Velocharger?

Discussion in 'Touring and Adventure Cycling' started by Blue Hills, 1 Jan 2018.

  1. aegis

    aegis Senior Member

    B & M do two different models of chargers btw.

    The original is the e-Werk which doesn't have a cache battery built in but has the advantage of variable output so you can charge 9v devices like some cameras.

    The cheaper USBWerk only outputs USB friendly 5v. It has a very small cache battery in it which it charges first before supplying to the external device. Your first 5-10 minutes or so charges the cache battery. The cache battery is useful for devices where they pop an alert up on the screen every time you connect/disconnect a charger. I used to have a different charger without the cache and I'd be endlessly pressing OK on my phone screen at every junction or when pedalling slower than required to charge. The cache battery solves that issue. It still works even with a dead cache battery. I'm on my second USBWerk having killed the first in cold weather after about 3-4 years and found this out by experience.

    If you're just using the device to charge a power pack to charge your phone later, you don't need a cache battery. Be aware some external power packs do not charge unless you press a button to start charging. Some also allow you to charge the powerpack at the same time as discharging it; in effect acting as a big cache battery.

    If you do have a camera that needs a 9v charger, there are third party battery chargers that run off USB supplies. I have one for my Olympus camera. It's also smaller than the Olympus official charger which is a bonus.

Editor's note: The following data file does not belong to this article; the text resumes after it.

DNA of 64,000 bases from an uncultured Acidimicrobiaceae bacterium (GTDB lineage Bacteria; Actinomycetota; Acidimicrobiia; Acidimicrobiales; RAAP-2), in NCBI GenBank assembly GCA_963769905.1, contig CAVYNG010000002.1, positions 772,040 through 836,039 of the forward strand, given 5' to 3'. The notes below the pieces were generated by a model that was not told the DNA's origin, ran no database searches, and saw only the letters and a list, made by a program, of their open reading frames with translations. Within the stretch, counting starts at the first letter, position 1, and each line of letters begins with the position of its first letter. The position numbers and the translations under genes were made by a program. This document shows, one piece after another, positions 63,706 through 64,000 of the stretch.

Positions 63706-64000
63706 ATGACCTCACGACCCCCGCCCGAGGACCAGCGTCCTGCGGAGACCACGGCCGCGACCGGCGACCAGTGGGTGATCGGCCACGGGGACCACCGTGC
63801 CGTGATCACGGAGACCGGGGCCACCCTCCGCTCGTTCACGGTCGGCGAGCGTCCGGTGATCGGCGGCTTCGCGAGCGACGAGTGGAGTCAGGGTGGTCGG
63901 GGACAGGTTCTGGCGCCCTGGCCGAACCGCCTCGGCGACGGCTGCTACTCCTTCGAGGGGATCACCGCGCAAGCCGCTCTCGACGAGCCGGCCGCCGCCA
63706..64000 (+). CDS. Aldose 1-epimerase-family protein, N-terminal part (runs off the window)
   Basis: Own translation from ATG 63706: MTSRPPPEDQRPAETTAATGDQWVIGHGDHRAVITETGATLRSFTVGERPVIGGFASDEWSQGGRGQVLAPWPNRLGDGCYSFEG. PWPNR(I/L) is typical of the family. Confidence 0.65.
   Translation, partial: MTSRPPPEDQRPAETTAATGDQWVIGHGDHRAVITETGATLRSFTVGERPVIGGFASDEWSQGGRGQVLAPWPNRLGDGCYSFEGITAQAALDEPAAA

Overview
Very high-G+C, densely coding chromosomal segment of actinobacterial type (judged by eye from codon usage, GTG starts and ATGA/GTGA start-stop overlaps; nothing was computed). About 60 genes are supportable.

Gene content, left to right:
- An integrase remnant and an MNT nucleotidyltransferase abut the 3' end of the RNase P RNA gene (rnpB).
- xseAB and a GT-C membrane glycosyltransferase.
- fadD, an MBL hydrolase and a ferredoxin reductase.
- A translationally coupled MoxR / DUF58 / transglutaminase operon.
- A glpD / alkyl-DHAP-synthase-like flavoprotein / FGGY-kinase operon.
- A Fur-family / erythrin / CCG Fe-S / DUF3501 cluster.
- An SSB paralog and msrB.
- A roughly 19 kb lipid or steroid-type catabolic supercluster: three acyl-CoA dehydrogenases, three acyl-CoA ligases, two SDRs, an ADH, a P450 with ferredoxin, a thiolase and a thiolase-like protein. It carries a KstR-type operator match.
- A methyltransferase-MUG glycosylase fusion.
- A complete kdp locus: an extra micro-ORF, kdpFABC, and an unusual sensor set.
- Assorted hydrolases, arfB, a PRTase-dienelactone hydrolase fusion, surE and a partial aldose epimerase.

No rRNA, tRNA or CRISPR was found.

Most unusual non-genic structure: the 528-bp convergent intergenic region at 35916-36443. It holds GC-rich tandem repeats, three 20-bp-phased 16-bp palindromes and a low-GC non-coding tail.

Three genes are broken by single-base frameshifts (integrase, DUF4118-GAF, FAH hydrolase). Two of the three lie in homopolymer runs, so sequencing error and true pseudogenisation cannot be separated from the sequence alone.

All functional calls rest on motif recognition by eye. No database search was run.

I don't have a Garmin as I just use my phone and Komoot but from what I gather with some Garmins they think they have been attached to a PC if you attach them to a powerpack that puts out a voltage over the two data pins (the middle two) in the USB socket. Many powerbanks do this because Apple stupidly decided that it wouldn't follow the USB charging standard. Apple USB chargers output different voltages over the data pins to tell the iPhone/iPod/iPad if the charger is a low of high power charger. In this case, get a cable which shorts the two middle data pins or has a resistor across them and the garmin will not see a voltage across the data pins and assume it is connected to a dumb charger.

    In theory, charging the device directly is the more efficient way of charging. If you're charging a powerpack you're going from 6v AC to 5v USB DC to 3.7v DC (in the cells in the powerpack) and then back to 5v USB when charging the device later which probably has a 3.7v battery in it. All those conversions suck efficiency. In practice, it probably doesn't matter over the course of a day's cycling.